Unreached People Group Communities
As a follow-up on the ethNYcity people profiles below, we have identified 69 unreached/least-reached people group communities in Metro New York. These communities are often “hidden” from Christian interaction and engagement. Please consider printing off the .pdf version and regularly praying for these communities in your home, small group, or church. 69 Most Significant Unreached People Group Communities in Metro New York. For more information on regularly praying for specific people group communities, visit globalgates.info/prayer.
The ethNYcity people profiles below (and on our app and widgets) feature the most significant ethnic groups in Metro New York. As a result, not all of these are unreached, but the ones that have a significant Christian presence can play a vital role in reaching out to unreached peoples in Metro New York.
Russians in Metro New York
Place of Origin: Russia (primarily Moscow and St. Petersburg)
Location in Metro New York: Brooklyn (Brighton Beach, Bath Beach, Gravesend, Sheepshead Bay, Midwood, Starrett City, Bensonhurst, Bay Ridge, Borough Park, Williamsburg); Queens (Forest Hills, Rego Park); Manhattan (Washington Heights); Bronx (Co-op City); New Jersey (Fair Lawn); Staten Island (Great Kills)
Population in Metro New York: 110,000 (Community Estimate); 122,941 (ACS 2008 Born in Russia)
Population in New York City: 87,182 (ACS 2008 Born in Russia)
Primary Religion: Judaism
Secondary Religion: Nonreligious, Russian Orthodox
Status of Christian Witness: Less than 2% evangelical. Initial (localized) church planting within the past two years.
Primary Languages: Russian,
Bio: A local New Yorker gargled out questions to a Russian dentist as she worked on his teeth in a Harlem dentistry. “So, you don’t live in Brooklyn?” he managed to mutter in response to her saying she first lived in Manhattan and now New Jersey. “Absolutely not!” she claimed, “Those Russians are trying to live in the past. They never get out and experience New York.” The dentist’s comments allude to the conflicting identities experienced by Russians in New York today. Coming off a heavy dose of communism, the new Russian immigrants have been uniquely positioned to form new identities in their adopted city. As a result, they have splintered into groups defined by being more Jewish, more Russian, more American, more Orthodox Christian, more atheist, more sophisticated, or even more open to other religions like evangelical Christianity. While religious identity has been muddled by the effects of communism, an estimated seventy to ninety percent of all Russians in New York City are ethnically Jews. Without including Russian-speaking people from other former Soviet republics, there are around 110 thousand Russians in the New York Metro area.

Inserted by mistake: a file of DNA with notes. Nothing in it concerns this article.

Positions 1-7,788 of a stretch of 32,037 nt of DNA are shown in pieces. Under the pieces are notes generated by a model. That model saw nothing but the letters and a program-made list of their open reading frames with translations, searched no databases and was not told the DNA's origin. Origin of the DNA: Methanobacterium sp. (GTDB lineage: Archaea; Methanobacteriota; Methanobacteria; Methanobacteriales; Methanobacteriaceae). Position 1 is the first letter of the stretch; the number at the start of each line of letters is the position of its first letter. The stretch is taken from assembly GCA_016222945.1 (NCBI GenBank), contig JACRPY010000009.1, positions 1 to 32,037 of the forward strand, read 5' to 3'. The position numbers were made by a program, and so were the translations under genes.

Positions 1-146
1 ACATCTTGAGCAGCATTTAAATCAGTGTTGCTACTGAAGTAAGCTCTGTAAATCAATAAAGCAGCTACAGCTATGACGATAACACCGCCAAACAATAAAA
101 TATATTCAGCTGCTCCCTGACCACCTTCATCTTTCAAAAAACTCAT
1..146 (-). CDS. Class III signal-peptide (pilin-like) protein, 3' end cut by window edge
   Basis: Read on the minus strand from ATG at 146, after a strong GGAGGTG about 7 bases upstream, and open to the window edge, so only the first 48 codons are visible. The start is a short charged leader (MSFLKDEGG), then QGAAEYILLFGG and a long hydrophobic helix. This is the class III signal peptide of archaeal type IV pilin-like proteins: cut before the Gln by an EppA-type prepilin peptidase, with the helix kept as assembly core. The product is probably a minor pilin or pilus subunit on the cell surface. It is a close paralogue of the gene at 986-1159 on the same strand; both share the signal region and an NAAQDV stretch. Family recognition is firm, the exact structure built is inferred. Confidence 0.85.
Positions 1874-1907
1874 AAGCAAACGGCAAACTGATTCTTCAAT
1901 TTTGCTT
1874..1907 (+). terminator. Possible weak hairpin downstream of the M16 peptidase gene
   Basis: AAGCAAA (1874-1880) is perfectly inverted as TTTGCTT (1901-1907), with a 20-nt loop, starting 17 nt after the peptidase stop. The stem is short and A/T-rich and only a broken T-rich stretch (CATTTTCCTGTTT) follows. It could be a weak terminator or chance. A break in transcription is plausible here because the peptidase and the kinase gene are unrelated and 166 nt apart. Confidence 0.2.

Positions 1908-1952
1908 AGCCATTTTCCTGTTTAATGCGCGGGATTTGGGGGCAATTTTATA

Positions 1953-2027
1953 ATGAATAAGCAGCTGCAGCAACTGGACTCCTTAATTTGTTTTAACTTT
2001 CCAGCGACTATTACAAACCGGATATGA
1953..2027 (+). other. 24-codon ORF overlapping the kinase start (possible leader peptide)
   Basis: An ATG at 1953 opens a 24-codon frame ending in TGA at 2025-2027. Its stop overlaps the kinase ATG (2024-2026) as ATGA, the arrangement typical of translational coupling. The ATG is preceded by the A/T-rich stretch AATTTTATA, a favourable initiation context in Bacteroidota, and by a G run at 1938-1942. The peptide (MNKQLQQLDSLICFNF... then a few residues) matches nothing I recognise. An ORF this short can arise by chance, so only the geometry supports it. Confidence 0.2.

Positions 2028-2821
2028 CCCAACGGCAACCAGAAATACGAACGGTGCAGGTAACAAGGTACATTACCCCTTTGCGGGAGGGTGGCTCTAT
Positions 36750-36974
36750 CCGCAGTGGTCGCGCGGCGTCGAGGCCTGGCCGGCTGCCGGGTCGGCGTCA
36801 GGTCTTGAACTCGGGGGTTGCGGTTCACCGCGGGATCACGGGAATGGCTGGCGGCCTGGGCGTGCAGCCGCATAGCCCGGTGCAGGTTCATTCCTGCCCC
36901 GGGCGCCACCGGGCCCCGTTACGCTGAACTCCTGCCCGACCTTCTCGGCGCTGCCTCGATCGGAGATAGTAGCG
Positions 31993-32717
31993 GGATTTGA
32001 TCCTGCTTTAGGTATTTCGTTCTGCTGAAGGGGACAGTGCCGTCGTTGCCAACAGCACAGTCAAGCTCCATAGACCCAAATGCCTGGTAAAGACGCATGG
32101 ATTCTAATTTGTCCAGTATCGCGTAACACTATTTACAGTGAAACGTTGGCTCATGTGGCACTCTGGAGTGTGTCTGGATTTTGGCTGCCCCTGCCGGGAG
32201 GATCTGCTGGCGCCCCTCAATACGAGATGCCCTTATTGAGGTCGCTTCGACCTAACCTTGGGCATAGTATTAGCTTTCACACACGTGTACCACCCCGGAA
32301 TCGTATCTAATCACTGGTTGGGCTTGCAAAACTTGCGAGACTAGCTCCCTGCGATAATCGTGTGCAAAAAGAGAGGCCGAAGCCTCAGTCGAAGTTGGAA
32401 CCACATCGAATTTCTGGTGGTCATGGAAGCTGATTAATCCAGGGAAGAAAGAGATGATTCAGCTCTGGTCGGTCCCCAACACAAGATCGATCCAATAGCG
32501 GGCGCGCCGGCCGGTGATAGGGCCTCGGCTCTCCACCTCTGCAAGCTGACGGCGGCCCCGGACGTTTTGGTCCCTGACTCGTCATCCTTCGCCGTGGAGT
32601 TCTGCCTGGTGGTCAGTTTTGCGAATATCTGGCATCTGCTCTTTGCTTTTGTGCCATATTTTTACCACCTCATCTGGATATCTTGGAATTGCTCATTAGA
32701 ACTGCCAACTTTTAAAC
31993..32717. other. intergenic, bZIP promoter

When Did They Come to New York? Even though Russians have been immigrating to New York City since the 1800s, it is the large influx of immigrants in the last few decades that has made the word “Russian” synonymous with certain parts of New York City. In the 1970s, many Soviet Jews were allowed to leave their country for Israel. This opened the way for many to come to America as well. More recently, policy changes under Mikhail Gorbachev allowed Russians to more freely leave the country and, in 1989, the United States Congress designated Soviet Jews as eligible to receive refugee status if they could prove they had a credible fear of persecution. As a result, the 1990s witnessed an influx of more Soviet Jews to New York City than any other immigrant group. While economics was the main motivation for migration, religious persecution in Russia provided strong motivation as well.
Where Do They Live? Unlike the Harlem dentist who sees herself on the “more sophisticated” side of Russian identity, sixty-two percent of Russians in New York City live in Brooklyn (ACS 2008). In particular, the south Brooklyn neighborhoods of Brighton Beach, Bath Beach, Gravesend, Sheepshead Bay, Bensonhurst, Starrett City, and Midwood have a strong Russian flavor.
What Do They Believe? Periodically along streets in Jewish neighborhoods in Brooklyn, plastered signs appear that appeal to the Orthodox Jewish community to save their Russian Jewish brothers from being swept away by Christian missionaries in Jewish disguise. According to a 2000 survey of Russian-speakers in New York, forty-one percent identify their religion as Judaism within their first three years in America, but this increases to sixty-four percent for those who have been in America nine years or more. Having lived under a communist system that suppressed belief in God for decades, many Russian Jews in New York have awakened their faith by becoming members of Orthodox synagogues. However, as the Brooklyn signs indicate, a growing minority have converted to evangelical Christianity. At least ten percent of Russians in Metro New York belong to the Russian Orthodox Church.
What Are Their Lives Like? If one were to stroll down Brighton Beach Avenue in winter, one would notice an abundance of women extravagantly promenading in fur coats. Russians love fashion, classical music, plays, ballroom dancing, and the sophisticated lifestyle. While some have realistically entered that world, for others it is a false veneer that hides the psychological trauma of adjusting to America and being a highly educated professional forced to work a lower-level job.
- Recent Jewish immigrants from the former Soviet Union now make up about 25% of New York City’s Jewish population.
- Russian Jews in America form the largest Russian-speaking Jewish population in the world.
How To Pray: Pray for the continued success of evangelical church plants focused on reaching Russian Jews and that Russian Christians would have confidence in Christ in the midst of persecution. Russians have one of the highest suicide rates in the city. Pray that they would find hope, worth, and meaning in Christ.